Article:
Truncated tetrahedron yurt?

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sparr
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Truncated tetrahedron yurt?

Post by sparr » Fri Jul 17, 2015 10:15 pm

I'm sitting here playing with geometry ideas and this came to mind:

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The floor is the same size as the "H5" "6ft" hexayurt. The green walls are three half-size hexayurt roofs leaning together, with four actual equilateral triangle panels. This design takes 5.5 sheets of material, and would pack into a 48"x48"x11*t bundle. The extra half sheet of material buys a bit more elbow and head room.

The major con here is door placement. I've read much lamenting about how small a 30"x36" door in one side of a normal 6ft yurt feels. With this design, my door would be a bit smaller than that, even.

Has anyone built something like this before?
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Re: Truncated tetrahedron yurt?

Post by Elderberry » Fri Jul 17, 2015 10:24 pm

First, that isn't a Yurt. (I assume you're just calling it a yurt because it is made from the insulation panels?)
Second, why?
Unless I'm missing something, saying it would present a challenge setting it up on the playa is being generous.

Have you ever built a standard yurt?
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Re: Truncated tetrahedron yurt?

Post by Sham » Fri Jul 17, 2015 10:39 pm

A standard yurt is shaped in such a way that the wind actually forces it to stay in place. While some do collapse, that design is meant to keep that from happening.
The design above may actually go rolling around the playa during a bad wind storm.

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Re: Truncated tetrahedron yurt?

Post by burner von braun » Fri Jul 17, 2015 10:58 pm

Sham wrote: go rolling around the playa during a bad wind storm.
psst.. don't go there Sham :D

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Re: Truncated tetrahedron yurt?

Post by Ratty » Fri Jul 17, 2015 11:08 pm

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Re: Truncated tetrahedron yurt?

Post by caffeineslinger » Sat Jul 18, 2015 12:16 am

I think your design looks cool and it gives more headroom with less material, but I feel in a high wind it will be pick up and tossed like a huge ball.

I'd still like to see it built though, just in a different setting.

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Re: Truncated tetrahedron yurt?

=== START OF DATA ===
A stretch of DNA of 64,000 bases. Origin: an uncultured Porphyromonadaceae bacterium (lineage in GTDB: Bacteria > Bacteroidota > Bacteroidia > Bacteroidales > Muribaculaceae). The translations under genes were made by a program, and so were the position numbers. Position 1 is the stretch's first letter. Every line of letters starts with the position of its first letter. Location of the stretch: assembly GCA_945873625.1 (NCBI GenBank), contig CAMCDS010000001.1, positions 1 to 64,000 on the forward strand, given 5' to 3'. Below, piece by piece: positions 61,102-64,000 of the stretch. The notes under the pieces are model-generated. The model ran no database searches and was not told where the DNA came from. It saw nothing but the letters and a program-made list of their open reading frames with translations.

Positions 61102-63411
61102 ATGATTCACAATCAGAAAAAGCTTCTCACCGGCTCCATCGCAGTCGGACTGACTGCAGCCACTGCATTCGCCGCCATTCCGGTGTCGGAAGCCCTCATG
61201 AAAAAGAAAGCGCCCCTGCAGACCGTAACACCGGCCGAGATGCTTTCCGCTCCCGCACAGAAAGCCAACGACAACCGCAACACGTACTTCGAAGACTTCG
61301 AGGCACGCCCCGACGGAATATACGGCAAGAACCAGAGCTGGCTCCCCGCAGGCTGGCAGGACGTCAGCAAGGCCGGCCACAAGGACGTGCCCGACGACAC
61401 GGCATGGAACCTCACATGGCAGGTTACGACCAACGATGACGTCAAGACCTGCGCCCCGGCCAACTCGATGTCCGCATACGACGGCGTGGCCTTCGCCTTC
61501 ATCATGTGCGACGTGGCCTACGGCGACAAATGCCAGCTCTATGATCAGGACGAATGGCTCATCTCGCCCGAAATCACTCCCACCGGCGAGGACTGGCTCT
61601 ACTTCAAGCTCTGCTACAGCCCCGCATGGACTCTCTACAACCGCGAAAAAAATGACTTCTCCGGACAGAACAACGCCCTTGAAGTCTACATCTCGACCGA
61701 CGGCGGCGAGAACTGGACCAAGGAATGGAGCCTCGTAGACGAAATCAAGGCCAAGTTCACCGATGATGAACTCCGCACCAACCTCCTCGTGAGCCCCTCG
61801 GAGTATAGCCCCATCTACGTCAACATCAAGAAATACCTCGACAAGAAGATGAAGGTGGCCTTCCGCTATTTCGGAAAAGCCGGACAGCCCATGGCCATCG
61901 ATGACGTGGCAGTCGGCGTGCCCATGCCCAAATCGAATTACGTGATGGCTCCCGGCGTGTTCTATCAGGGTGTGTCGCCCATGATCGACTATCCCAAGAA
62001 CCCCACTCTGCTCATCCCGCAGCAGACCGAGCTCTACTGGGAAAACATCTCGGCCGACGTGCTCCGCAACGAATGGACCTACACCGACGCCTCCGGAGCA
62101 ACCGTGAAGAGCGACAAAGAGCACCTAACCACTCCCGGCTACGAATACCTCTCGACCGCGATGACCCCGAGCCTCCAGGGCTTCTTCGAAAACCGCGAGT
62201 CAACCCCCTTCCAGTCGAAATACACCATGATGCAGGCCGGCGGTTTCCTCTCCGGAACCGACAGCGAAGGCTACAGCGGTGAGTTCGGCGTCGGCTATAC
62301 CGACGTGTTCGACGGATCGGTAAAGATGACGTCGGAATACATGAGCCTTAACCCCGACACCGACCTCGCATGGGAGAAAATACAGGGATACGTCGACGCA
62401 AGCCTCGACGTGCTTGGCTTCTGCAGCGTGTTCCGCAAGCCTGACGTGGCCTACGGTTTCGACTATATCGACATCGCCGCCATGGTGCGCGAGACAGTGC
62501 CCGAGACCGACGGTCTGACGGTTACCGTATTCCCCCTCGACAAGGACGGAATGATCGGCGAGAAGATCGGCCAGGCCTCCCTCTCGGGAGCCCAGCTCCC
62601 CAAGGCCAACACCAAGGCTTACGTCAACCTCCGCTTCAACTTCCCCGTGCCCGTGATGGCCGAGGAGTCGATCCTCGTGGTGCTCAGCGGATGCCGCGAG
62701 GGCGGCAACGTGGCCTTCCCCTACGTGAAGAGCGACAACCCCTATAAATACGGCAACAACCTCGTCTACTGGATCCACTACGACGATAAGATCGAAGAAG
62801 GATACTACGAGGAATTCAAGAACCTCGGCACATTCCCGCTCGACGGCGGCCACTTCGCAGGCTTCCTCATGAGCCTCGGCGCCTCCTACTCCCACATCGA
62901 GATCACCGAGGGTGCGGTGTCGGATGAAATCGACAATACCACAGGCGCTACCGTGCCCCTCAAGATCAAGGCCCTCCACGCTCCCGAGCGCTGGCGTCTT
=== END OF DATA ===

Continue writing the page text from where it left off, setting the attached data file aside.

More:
Post by sparr » Sat Jul 18, 2015 5:06 am

Elderberry wrote:First, that isn't a Yurt. (I assume you're just calling it a yurt because it is made from the insulation panels?)
Yeah, my bad. I started looking at hexayurts and pentayurts, then the "nearodesic" dome plans that seem to have spun off the hexayurt project, and all of that stuff was sorted under "yurt" on various wikis. Yurt was definitely the wrong name for this idea on its own, though.
Elderberry wrote:Second, why?
Lots of "why"s... I'm looking at the 6ft hexyurt in the first place so that it transports in a 4x4ft footprint instead of a 4x8ft footprint. I don't have wind loading simulation software, but generally a more spherical structure has a lower Cd and is less prone to getting knocked around by the wind. Based on other projects using dome shapes (geodesic and otherwise) I expect it to be stronger under compression than the hexayurt's approximation of a V1 dome.
Elderberry wrote:Unless I'm missing something, saying it would present a challenge setting it up on the playa is being generous.
It should be easier to set up than the quad-dome and tri-dome designs, right?
Elderberry wrote:Have you ever built a standard yurt?
I've erected a yurt, and a few other flat-sheet structures, but not on the playa.
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Re: Truncated tetrahedron yurt?

Post by tamarakay » Sat Jul 18, 2015 7:45 am

The yurt people in my camp pre-tape most Of their panels together for easier playa put together. Can any of this be pretaped. Then accordion it flat?

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Re: Truncated tetrahedron yurt?

Post by sparr » Sat Jul 18, 2015 7:59 am

tamarakay wrote:The yurt people in my camp pre-tape most Of their panels together for easier playa put together. Can any of this be pretaped. Then accordion it flat?
Yes. There are 22 triangular panels total. 18 of them are three normal hexayurt-style roofs, which will accordion down in the normal fashion. The stack of parts will have two whole roofs as single pieces, then two half-roofs, then the four separate triangles, so 8 pieces total. I could get that down to 4 pieces with some really creative accordion-ing, but that would probably be confusing during deployment and storage.
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Re: Truncated tetrahedron yurt?

Post by burner von braun » Sat Jul 18, 2015 8:59 am

I like seeing new and unusual concepts out there too. I think we all do so long as they stand a good chance of surviving and not mooping. What technique are you thinking about using for tying it down?

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Re: Truncated tetrahedron yurt?

Post by sparr » Sat Jul 18, 2015 9:05 am

burner von braun wrote:I like seeing new and unusual concepts out there too. I think we all do so long as they stand a good chance of surviving and not mooping. What technique are you thinking about using for tying it down?
First draft plan is to basically make the dual polyhedron from rope, and guy from that. So, a "halo" around the top, and then another one around the bottom, connected to each other with /\/\/ ropes like on the sides of a drum, and a Y of rope across the top. Since the structure is convex, I can tighten all of that snugly without guy lines, so the ropes hug the structure. Then I can guy from the upper halo. I'd plan to have all of the ropes pre cut and tied except for the /\/\ lines.
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Re: Truncated tetrahedron yurt?

Post by Meat Hunter » Sat Jul 18, 2015 9:38 am

sparr,